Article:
CRDAMC Homepage | CRDAMC Library Phone #: (254) 288-8366 | CRDAMC Library Fax #: (254) 288-8368

Search Health Library

Reiter’s Syndrome

(Reactive Arthritis)

Definition

Reiter’s syndrome is an inflammatory reaction to an infection somewhere in the body. It usually follows an infection of the urinary, genital, or digestive tract. It is treated with rest and medication.

Causes    TOP

Reiter's syndrome is triggered by certain infections. It is usually caused by the bacterium that causes chlamydia. Chlamydia is transmitted through sexual contact with an infected partner. The infection can also begin in the digestive system. In these cases, the infection occurs after eating food tainted with bacteria.

Risk Factors    TOP

Factors that may increase your chances of getting Reiter's syndrome:

  • Family members with Reiter's syndrome
  • Inheriting the genetic trait associated with Reiter’s syndrome (HLA-B27)
  • Having a chlamydia infection or an infection in the digestive system

Symptoms    TOP

Symptoms occur in the joints, the eyes, the urinary tract, and genitals. Men and women may experience different symptoms. In rare cases, heart problems may develop later in the disease.

Joints

  • Swelling, pain, and redness, especially in the knees, ankles, and feet
  • Heel pain
  • Back pain and stiffness

Eyes

  • Redness
  • Burning
  • Irritation
  • Blurred vision
  • Tearing
  • Discharge

Urinary Tract and Reproductive System    TOP

In men:

  • Burning sensation when passing urine
  • Penile discharge

Male Urinary System

Male Genito-urinary System
Copyright © Nucleus Medical Media, Inc.

In women:

  • Burning sensation when passing urine
  • Inflamed vagina and cervix

Other Symptoms    TOP

  • Rash, especially on the palms or soles
  • Ulcers in the mouth or on the tongue
  • Weight loss
  • Poor appetite
  • Fatigue
  • Fever

Diagnosis    TOP

Your doctor will ask about your symptoms and medical history. A physical exam will be done. Your doctor uses these findings to help make the diagnosis. There is no specific test to check for Reiter’s syndrome.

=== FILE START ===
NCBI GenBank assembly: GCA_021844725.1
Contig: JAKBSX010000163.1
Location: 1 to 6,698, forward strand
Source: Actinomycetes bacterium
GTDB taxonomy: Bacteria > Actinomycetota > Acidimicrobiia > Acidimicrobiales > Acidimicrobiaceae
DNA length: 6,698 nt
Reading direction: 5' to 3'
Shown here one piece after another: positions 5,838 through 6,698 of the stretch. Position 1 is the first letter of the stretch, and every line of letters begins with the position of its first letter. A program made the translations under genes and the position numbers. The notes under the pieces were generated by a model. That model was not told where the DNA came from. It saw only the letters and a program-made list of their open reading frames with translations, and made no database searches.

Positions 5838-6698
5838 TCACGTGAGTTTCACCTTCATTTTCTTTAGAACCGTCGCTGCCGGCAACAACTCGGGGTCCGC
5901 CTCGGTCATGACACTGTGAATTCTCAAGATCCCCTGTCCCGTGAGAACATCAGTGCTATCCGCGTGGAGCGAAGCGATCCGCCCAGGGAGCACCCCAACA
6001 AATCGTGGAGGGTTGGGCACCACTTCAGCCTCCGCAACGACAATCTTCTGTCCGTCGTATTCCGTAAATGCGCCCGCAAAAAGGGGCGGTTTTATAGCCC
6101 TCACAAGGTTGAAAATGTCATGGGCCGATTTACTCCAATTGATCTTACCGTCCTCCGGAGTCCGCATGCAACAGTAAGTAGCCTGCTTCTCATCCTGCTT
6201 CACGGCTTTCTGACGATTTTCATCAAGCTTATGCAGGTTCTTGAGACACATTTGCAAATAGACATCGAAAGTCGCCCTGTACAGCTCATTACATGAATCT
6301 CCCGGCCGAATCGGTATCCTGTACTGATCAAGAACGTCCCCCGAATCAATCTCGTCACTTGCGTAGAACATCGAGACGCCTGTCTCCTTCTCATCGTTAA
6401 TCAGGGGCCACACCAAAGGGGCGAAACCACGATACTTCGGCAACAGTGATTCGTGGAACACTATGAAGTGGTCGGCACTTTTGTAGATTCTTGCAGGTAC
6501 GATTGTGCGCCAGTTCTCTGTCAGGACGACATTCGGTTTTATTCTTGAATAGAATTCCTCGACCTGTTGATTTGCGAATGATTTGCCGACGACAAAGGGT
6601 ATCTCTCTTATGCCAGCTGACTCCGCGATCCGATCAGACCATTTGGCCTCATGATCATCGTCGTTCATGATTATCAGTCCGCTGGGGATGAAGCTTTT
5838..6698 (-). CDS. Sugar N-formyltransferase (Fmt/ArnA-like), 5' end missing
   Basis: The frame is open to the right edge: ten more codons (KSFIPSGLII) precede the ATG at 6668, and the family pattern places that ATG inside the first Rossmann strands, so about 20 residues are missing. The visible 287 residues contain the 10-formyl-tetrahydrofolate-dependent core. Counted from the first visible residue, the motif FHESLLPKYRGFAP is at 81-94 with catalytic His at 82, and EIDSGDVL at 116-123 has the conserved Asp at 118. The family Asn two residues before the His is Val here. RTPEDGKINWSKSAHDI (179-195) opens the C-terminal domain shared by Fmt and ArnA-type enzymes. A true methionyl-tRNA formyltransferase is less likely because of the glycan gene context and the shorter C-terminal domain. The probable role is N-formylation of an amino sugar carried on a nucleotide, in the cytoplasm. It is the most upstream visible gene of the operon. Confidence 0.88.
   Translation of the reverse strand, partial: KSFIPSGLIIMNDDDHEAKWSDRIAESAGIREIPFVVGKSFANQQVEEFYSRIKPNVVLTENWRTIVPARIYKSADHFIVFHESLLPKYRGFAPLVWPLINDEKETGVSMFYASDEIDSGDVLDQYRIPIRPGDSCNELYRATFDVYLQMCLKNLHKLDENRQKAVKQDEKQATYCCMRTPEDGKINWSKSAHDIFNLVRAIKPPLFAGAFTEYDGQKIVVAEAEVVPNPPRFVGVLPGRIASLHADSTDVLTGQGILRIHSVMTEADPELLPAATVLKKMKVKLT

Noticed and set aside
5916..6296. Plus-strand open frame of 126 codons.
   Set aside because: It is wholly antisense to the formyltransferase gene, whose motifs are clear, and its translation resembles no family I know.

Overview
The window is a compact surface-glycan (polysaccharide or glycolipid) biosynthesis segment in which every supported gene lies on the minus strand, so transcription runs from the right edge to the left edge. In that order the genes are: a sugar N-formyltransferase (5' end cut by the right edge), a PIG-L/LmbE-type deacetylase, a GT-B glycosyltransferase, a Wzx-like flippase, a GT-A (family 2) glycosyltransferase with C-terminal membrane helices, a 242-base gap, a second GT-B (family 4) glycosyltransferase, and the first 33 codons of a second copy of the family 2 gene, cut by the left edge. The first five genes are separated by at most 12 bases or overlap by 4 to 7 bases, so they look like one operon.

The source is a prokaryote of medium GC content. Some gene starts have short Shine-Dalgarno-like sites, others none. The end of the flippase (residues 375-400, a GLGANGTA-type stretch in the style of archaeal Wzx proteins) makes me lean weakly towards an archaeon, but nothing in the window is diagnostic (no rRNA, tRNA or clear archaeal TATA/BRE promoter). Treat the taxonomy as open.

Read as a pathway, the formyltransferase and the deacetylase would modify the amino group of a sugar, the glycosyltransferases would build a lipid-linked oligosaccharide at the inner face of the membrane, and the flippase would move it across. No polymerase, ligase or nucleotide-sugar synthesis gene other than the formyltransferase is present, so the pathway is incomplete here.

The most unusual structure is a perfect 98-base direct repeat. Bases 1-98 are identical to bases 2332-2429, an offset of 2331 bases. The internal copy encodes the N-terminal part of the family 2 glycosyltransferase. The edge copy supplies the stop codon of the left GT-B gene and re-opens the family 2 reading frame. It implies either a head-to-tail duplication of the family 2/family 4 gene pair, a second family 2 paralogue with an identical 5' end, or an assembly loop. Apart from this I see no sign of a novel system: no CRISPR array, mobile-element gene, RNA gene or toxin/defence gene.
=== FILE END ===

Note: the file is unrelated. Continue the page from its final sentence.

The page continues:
Your doctor may need to test your bodily fluids and tissues. This can be done with:

  • Blood tests
  • Culture, gram stain, or other tests
  • Removal of fluid from the affected joints

Your doctor may need pictures of your bodily structures. This can be done with x-rays.

Treatment    TOP

There is no cure for Reiter’s syndrome. Most people recover from the initial episode within 12 months. Others develop mild, chronic arthritis. Some suffer from additional episodes of the disorder.

Treatment aims to relieve symptoms and may include:

Rest

Short-term rest to take the strain off the joints.

Protecting the Joints

This includes:

  • Supportive devices as recommended by your doctor
  • Occupational therapy to learn how to take it easy on joints during daily activities

Medications    TOP

Your doctor may prescribe some of the following:

  • Nonsteroidal anti-inflammatory drugs (NSAIDs)
  • Sulfasalazine
  • Steroid injections into the inflamed joint
  • Topical steroid creams applied to skin lesions
  • Antibiotics to treat the triggering infection
  • Medication that suppresses the immune system
  • Eye drops

Prevention    TOP

To reduce your chances of Reiter's syndrome:

  • Always use a latex condom during sexual activity
  • Have a monogamous relationship
  • Do not go back and forth between sexual partners
  • Have regular checkups for sexually transmitted diseases
  • Wash hands before eating or handling food
  • Only eat foods that have been stored and prepared properly

RESOURCES:

Arthritis Foundation
http://www.arthritis.org
National Institute of Arthritis and Musculoskeletal and Skin Diseases
https://www.niams.nih.gov

CANADIAN RESOURCES:

Arthritis Society
https://www.arthritis.ca
Public Health Agency of Canada
https://www.canada.ca

References:

Questions and answers about reactive arthritis. National Institute of Arthritis and Musculoskeletal and Skin Diseases website. Available at: https://www.niams.nih.gov/health-topics/reactive-arthritis. Accessed December 8, 2017.
Reactive arthritis. American College of Rheumatology website. Available at: https://www.rheumatology.org/I-Am-A/Patient-Caregiver/Diseases-Conditions/Reactive-Arthritis. Updated March 2017. Accessed December 8, 2017.
Reactive arthritis. EBSCO DynaMed Plus website. Available at: http://www.dynamed.com/topics/dmp~AN~T116312/Reactive-arthritis. Updated March 27, 2017. Accessed December 8, 2017.
Last reviewed December 2017 by EBSCO Medical Review Board David L. Horn, MD, FACP
Last Updated: 12/20/2014

EBSCO Information Services is fully accredited by URAC. URAC is an independent, nonprofit health care accrediting organization dedicated to promoting health care quality through accreditation, certification and commendation.

This content is reviewed regularly and is updated when new and relevant evidence is made available. This information is neither intended nor implied to be a substitute for professional medical advice. Always seek the advice of your physician or other qualified health provider prior to starting any new treatment or with questions regarding a medical condition.

To send comments or feedback to our Editorial Team regarding the content please email us at healthlibrarysupport@ebsco.com. Our Health Library Support team will respond to your email request within 2 business days.

Health Library: Editorial Policy | Privacy Policy | Terms and Conditions | Support
36000 Darnall Loop Fort Hood, Texas 76544-4752 | Phone: (254) 288-8000